It can be seen from our meta-analysis that the improvement of OS and PFS can be achieved compared with chemotherapy whether immunotherapy is received from the first-line or second-line treatment. We found that the HR of second-line immunotherapy was 0.68, and that of the first-line immunotherapy was 0.81. This result also prompted us to consider when immunotherapy was better for interventional therapy in lung squamous cell carcinoma. In the first-line immunotherapy studies we included, some patients in the chemotherapy group received subsequent immunotherapy. In the KEYNOTE407 study (19) design, the chemotherapy group allowed subsequent cross-over to the immunotherapy group, and a total of 31.7% of patients in the chemotherapy group received subsequent immunotherapy, including 75 cases in the study, and 14 cases outside the study. Similarly, 64.2% of patients in the chemotherapy group in the KEYNOTE 024 study (24) received subsequent immunotherapy, while this occurred in 20% of patients in the KEYNOTE 042 study (30), 42.1% in the IMpower 131 study, and 60.4% in the CheckMate 026 study. It is suggested that immunotherapy from the first line has a better prognosis in squamous cell lung cancer. In addition, the KEYNOTE189 study (37) was based on the study of lung adenocarcinoma (ASCO 2019). Progression from randomized to second-line treatment (PFS2) was significantly better in the immunotherapy group than in the chemotherapy group (17 vs. 9 mo). As seen from the results of PFS2, the efficacy of first-line immunotherapy is significantly better than that of second-line immunotherapy, suggesting that patients who use first-line immunotherapy as early as possible will benefit more. Of course, forward-looking research is needed to verify this claim.
The question of which strategy is better, immune combination or immune monotherapy, is also a hot topic in immunotherapy. In the studies we included, second-line treatment was based on immune monotherapy, first-line treatment with CheckMate 026, and KEYNOTE 024/042 also used monotherapy, while KEYNOTE407 and IMpower131 used immunotherapy combined with chemotherapy. Some chemotherapeutic drugs can promote the release of a large number of antigens in tumor cells while increasing antigen presentation, and chemotherapy, combined synergistically with immunotherapy, can also remove some immunosuppressive cells. A meta-analysis (38) published in 2019 included the KEYNOTE-021, KEYNOTE-189, KEYNOTE-407, KEYNOTE-024, and KEYNOTE-042 studies, with the results suggesting that for advanced NSCLC patients, both pembrolizumab plus chemotherapy (PFS: HR 0.36; OS: HR 0.51) and pembrolizumab alone (PFS: HR, 0.65; OS: HR 0.67) improved clinical outcomes compared with chemotherapy as first line treatment. We did not conduct this type of analysis in our study, as there were many confounding factors, including a limited number of eligible combined immunotherapy studies, the inclusion of PD-1 and PD-L1 inhibitors, and the inclusion of first and second-line immune-monotherapy. With the release of more research data, we will further explore this aspect in the future and provide more evidence for clinical treatment options.
PD-L1 is an established biomarker for selecting patients for treatment with immunotherapy (24). Our research found that prolongations of OS and PFS of a consistent magnitude were observed across the categories of PD-L1 tumor proportion score. PFS with PD-L1 ≥50% was more likely to benefit than PD-L1 ≥1% or all-comers (for ≥50%: HR =0.35; for ≥1%: HR =0.78; for all comer: HR =0.64). Meanwhile, the OS of patients with PD-L1 ≥1% or all-comers showed similar benefits. Keynote 024 (24), a randomized controlled phase III study, included 56 primary advanced squamous NSCLC patients with PD-L1 ≥50% and without the EGFR or ALK mutation. Compared with the chemotherapy group, pembrolizumab significantly reduced the risk of disease progression by 65%. The Keynote042 study (39) further expanded the inclusion criteria to PD-L1 ≥1%: the study demonstrated that pembrolizumab reduced the risk of death in patients with advanced squamous NSCLC by 22% compared with chemotherapy. Subgroup analysis also suggested that the main beneficiaries were patients with PD-L1 ≥50%.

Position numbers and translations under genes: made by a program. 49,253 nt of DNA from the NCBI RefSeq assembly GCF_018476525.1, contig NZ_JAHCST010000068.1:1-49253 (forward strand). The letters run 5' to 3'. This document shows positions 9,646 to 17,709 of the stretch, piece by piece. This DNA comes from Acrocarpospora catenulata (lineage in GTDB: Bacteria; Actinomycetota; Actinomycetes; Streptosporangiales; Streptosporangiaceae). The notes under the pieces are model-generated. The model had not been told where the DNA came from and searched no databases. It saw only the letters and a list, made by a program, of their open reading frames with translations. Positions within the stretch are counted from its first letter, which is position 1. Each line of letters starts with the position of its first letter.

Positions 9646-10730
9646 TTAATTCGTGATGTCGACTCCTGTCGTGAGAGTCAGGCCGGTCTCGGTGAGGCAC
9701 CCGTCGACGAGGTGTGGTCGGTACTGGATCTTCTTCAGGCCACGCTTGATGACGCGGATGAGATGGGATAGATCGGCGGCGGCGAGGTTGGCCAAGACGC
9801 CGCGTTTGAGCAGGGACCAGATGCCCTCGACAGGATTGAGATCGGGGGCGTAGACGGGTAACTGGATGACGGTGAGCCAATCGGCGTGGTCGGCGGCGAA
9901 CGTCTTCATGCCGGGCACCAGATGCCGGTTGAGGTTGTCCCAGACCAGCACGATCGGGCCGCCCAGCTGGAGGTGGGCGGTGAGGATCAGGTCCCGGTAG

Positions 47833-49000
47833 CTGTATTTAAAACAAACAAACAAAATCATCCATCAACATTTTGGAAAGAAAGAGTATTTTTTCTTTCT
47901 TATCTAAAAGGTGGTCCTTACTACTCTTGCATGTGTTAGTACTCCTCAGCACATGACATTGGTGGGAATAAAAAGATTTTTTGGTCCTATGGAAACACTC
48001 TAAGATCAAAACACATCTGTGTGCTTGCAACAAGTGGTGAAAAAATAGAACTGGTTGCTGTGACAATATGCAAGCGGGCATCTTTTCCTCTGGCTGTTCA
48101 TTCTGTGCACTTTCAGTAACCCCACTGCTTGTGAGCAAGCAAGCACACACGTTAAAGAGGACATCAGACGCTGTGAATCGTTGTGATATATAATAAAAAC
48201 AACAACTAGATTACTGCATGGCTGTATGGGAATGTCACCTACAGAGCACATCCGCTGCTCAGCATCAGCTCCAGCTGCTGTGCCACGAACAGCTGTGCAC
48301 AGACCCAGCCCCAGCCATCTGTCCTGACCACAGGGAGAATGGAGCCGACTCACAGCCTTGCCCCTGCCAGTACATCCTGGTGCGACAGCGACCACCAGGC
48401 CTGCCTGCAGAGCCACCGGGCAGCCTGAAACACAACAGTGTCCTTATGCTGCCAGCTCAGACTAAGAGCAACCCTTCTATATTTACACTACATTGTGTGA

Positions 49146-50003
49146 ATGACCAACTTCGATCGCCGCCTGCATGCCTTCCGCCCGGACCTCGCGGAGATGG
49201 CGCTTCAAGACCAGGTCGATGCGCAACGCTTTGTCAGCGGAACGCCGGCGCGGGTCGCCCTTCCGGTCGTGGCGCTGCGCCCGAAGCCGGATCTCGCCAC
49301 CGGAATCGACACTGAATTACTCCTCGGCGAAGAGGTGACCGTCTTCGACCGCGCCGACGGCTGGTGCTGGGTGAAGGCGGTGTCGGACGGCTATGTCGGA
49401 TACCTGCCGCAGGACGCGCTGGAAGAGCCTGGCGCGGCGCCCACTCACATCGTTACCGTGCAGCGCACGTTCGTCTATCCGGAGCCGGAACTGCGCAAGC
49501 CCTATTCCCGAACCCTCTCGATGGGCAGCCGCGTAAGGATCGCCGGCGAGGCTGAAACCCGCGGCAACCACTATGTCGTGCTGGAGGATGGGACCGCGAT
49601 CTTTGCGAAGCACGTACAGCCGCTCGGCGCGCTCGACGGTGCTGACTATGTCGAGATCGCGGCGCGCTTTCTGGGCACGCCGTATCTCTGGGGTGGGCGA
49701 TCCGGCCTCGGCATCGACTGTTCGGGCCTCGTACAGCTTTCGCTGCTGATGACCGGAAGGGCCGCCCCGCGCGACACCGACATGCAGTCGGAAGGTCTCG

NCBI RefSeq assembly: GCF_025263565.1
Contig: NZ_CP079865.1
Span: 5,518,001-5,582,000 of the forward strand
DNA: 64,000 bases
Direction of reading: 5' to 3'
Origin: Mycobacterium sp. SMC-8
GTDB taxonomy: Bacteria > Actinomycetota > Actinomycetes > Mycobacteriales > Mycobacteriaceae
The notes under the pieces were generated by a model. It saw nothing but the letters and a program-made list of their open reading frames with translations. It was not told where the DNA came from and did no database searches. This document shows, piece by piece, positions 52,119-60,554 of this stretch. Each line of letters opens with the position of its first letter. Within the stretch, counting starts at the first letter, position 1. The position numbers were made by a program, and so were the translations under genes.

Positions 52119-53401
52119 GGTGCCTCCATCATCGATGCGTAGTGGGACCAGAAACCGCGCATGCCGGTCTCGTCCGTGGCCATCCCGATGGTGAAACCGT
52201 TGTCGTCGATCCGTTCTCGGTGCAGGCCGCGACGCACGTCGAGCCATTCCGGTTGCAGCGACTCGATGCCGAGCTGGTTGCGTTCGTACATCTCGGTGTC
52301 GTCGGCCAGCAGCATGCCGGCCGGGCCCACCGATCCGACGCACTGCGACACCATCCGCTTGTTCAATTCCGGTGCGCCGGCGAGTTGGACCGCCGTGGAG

Despite its insightful findings, this meta-analysis has several limitations. Firstly, the IMpower131 study was only available through ASCO abstracts and has not yet been published. Secondly, not all included studies were specifically designed for squamous NSCLC patients; therefore, most results were extracted from subgroup analyses for pathological subtypes. Thirdly, not all studies reported OS, PFS, ORR, DCR, 1-y OS rate, or 1-y PFS rate. Therefore, the results should be interpreted with caution. More prospective phase III randomized controlled studies should be carried out in the future to explore the efficacy and safety of PD-L1/PD-1 immunotherapy for advanced squamous NSCLC, providing strong clinical evidence for squamous NSCLC to receive ICI therapy.
Our study proved that PD-L1/PD-1 immunotherapy could significantly improve the OS, PFS, ORR, DCR, and 1-y PFS rate of advanced squamous NSCLC patients compared with chemotherapy, but further evaluation and verification are required for future phase III studies.
Funding: This work was supported by the Health and Family Planning Commission of Jilin Province (No. 2018W008).
Conflicts of Interest: The authors have no conflicts of interest to declare.
Ethical Statement: The authors are accountable for all aspects of the work in ensuring that questions related to the accuracy or integrity of any part of the work are appropriately investigated and resolved.